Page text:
Testing a Gadget: Jiffy Fries

In this video, I test a gadget that purports to make tasty, crisp fries in the microwave.  I also injure myself so badly that I have to see a sports medicine specialist on Tuesday, so…. yeah, that’s a thing that happened.
Here’s the TV advertisement:

Episode 2: Flaky Biscuits from Microwave Cooking for One (1986)

In this mini-episode, I make Flaky Biscuits with a recipe from the book Microwave Cooking for One.  While making biscuits, I talk about the science of flaky, golden brown biscuits.

This recipe called for some specialized equipment in order to achieve a golden brown exterior.  I found my Corning Microwave Browning Skillet on ebay, but I have seen them at thrift stores and yard sales.  The Microwave Cooking for One website talks at length about the Browning Skillet: https://www.microwavecookingforone.com/Charts/Browner.html

The technological advantage that Corning’s Microwave Browning Skillet has over other microwave cooking vessels is its heat conductive coating on the bottom.  Pictures of my browning skillet can be seen below.  The grey area on the bottom is the special coating to help promote browning.


The skillet did promote browning; although, the browning was uneven and the quality was not nearly as high as I could have achieved in the oven.  At least the biscuits were flaky.

On the mess scale, this recipe was not terrible.  Aside from a few measuring cups, I only dirtied one bowl, a microplaner, the countertop, a fork, 3 mise-en-place bowls, a biscuit cutter, and the Browning Skillet.  Definitely less of a mess than last week.

Episode 1: Microwave Cooking for One (1986)

Good news everyone!  Eat at Lu’s is now a podcast.  In our first episode, we cook three recipes from Marie T. Smith’s Microwave Cooking for One, the saddest cookbook ever.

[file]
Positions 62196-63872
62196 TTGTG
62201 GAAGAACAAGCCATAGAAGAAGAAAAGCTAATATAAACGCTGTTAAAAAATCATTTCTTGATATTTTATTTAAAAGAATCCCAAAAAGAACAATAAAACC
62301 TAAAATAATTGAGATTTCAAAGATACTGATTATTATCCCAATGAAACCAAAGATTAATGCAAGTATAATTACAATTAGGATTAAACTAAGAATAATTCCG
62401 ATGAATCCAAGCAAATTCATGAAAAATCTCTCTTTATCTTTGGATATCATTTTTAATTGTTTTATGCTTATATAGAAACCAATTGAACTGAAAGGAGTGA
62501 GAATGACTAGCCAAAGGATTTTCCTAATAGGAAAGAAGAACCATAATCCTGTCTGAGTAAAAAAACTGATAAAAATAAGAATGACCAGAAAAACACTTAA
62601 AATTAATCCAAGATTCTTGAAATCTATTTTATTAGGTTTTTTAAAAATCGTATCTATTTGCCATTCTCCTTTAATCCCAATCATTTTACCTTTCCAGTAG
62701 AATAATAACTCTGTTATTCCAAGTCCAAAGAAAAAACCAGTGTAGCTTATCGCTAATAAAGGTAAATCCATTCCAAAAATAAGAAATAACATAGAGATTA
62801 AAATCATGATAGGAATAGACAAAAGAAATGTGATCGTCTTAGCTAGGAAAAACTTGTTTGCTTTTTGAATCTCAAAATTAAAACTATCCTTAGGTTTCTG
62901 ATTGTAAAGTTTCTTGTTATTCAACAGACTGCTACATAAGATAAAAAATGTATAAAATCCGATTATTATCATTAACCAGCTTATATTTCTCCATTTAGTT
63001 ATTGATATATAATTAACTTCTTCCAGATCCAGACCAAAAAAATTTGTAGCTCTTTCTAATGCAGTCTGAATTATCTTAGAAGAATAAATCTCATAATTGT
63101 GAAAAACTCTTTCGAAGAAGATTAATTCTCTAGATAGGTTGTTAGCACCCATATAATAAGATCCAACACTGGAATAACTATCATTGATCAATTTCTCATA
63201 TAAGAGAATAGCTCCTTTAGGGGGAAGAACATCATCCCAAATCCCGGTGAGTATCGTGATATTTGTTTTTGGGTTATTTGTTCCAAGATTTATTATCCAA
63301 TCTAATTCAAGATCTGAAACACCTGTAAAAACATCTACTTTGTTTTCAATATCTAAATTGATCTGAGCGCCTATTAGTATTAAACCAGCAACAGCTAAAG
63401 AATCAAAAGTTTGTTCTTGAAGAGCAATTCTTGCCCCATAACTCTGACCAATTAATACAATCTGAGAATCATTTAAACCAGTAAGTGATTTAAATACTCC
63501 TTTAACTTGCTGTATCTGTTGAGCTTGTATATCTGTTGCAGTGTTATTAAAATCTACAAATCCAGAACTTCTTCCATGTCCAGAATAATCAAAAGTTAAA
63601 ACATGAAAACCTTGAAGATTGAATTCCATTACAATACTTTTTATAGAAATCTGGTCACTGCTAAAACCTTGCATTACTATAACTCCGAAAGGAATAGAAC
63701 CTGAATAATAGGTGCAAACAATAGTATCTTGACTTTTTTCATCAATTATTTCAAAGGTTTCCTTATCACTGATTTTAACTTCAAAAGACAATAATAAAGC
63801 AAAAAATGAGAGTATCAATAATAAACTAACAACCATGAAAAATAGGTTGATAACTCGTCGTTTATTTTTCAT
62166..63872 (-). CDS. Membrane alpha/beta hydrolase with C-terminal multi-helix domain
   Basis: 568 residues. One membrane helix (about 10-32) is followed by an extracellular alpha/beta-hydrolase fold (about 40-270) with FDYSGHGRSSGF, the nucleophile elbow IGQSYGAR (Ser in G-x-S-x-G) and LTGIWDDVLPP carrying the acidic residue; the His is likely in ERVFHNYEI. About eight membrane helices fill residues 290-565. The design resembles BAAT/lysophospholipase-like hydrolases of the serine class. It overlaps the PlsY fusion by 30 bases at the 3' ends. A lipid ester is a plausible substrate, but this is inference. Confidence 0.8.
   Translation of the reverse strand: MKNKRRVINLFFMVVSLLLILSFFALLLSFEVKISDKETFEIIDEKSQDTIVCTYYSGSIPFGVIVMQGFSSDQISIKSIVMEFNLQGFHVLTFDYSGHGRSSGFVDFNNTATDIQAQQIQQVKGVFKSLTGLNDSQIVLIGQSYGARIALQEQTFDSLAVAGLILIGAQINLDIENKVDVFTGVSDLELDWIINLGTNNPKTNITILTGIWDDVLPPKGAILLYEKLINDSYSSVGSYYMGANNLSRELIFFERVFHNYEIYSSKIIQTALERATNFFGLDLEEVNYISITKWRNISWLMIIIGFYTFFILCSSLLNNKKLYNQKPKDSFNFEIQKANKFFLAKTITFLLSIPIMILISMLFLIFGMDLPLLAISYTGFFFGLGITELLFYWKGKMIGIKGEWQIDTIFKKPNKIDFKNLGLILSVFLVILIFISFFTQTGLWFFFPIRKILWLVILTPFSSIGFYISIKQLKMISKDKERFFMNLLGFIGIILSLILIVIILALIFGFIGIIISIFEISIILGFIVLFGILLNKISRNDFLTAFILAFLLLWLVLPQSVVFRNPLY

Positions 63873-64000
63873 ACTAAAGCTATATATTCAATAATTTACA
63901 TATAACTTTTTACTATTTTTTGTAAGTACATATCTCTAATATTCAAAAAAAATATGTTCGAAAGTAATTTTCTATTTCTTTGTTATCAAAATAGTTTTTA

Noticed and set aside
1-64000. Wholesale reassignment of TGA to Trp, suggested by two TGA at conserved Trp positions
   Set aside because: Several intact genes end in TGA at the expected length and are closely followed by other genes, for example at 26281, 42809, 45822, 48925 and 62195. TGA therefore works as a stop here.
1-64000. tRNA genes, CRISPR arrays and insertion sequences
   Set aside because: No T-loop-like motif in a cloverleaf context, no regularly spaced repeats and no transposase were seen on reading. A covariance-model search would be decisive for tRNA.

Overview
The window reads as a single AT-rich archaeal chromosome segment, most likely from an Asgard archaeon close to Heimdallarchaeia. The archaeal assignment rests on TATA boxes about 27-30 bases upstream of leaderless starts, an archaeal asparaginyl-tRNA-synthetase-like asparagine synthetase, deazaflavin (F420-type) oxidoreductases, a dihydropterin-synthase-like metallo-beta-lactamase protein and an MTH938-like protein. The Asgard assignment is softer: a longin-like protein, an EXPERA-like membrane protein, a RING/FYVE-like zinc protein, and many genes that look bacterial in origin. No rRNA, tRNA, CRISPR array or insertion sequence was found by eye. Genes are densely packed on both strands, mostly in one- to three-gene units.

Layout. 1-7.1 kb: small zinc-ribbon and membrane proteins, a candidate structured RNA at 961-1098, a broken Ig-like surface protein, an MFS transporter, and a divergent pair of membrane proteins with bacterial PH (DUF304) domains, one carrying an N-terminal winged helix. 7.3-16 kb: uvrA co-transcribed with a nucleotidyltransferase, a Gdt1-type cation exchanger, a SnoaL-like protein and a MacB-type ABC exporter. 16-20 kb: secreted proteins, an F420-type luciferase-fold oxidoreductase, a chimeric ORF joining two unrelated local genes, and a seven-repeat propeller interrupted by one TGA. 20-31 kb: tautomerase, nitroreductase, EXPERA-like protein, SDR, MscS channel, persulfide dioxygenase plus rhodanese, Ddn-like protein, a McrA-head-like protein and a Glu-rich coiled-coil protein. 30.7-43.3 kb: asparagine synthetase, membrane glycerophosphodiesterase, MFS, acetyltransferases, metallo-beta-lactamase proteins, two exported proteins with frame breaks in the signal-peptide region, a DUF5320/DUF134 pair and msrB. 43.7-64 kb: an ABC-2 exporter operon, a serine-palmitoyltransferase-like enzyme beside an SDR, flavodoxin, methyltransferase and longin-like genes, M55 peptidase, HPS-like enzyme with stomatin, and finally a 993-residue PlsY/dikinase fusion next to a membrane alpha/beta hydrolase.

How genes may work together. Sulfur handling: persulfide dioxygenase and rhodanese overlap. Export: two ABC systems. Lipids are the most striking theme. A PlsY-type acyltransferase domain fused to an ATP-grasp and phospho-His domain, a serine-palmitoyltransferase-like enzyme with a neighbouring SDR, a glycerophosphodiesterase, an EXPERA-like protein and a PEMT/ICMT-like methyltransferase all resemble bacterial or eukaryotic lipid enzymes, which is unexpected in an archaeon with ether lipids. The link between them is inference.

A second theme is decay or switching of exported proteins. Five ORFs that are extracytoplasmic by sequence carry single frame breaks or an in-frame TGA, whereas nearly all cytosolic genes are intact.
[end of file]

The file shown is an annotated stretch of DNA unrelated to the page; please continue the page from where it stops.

Microwave Cooking for One was published in 1986 and 2002.  I bought my copy on amazon.com, but I have seen copies at thrift stores.  I chose three recipes from the cookbook to prepare: carrot soup, mushroom loaf, and hot orange drink.  All of which were cooked in the microwave!

While this book was dubbed “the saddest cookbook ever” by SF Weekly, the history of the book is much more positive than it seems.  In this podcast, I explore the motivation of the author to share her cooking secrets with the world, and the history of the book itself.

Although Marie T. Smith passed away in 1987, her daughter carries on her legacy on the website  https://www.microwavecookingforone.com/  This website provides tips for microwave cooking, as well as some additional recipes.

Below are the results of my gustatory adventure of culinary delights:

Carrot Soup with a touch of sour cream and a dash of cinnamon
Mushroom Loaf.  It is not a pretty dish.
A slice of Mushroom Loaf on a sandwich.
It is only moderately more attractive this way.
My lunch for that day: Hot Orange Drink,
Carrot Soup, and Mushroom Loaf.
My kitchen after recording.  The mess was surprisingly manageable.